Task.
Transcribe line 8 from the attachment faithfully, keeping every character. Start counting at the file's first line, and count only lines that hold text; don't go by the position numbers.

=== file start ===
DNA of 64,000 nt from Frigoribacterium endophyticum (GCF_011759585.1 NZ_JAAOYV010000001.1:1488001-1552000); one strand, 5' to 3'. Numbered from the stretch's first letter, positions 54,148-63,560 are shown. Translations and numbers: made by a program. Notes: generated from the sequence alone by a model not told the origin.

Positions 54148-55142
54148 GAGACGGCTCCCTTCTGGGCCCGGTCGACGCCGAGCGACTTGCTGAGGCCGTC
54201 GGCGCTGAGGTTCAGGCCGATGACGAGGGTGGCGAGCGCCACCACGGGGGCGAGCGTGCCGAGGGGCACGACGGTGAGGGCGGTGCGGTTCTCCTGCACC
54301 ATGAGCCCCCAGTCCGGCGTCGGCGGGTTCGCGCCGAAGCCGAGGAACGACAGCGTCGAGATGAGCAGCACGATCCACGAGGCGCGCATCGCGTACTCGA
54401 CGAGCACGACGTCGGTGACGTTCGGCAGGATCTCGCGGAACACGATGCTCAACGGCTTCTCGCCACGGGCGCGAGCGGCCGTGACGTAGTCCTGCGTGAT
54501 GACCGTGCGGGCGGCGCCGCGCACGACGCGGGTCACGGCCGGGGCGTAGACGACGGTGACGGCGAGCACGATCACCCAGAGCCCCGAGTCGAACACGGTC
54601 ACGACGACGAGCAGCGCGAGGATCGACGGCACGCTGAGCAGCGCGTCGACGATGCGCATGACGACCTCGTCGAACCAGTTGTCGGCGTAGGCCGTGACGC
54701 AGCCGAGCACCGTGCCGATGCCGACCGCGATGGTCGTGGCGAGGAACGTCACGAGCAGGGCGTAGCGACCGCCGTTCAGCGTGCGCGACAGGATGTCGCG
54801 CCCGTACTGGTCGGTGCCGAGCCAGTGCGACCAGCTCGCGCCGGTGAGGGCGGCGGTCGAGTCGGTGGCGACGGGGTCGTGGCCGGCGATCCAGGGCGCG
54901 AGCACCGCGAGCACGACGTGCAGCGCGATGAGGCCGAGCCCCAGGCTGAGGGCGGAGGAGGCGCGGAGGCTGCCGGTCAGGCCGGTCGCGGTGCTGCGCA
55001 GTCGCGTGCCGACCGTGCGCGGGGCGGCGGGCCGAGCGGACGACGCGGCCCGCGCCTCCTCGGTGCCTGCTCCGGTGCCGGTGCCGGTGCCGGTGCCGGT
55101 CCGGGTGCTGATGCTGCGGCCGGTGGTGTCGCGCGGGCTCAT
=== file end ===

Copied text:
54601 ACGACGACGAGCAGCGCGAGGATCGACGGCACGCTGAGCAGCGCGTCGACGATGCGCATGACGACCTCGTCGAACCAGTTGTCGGCGTAGGCCGTGACGC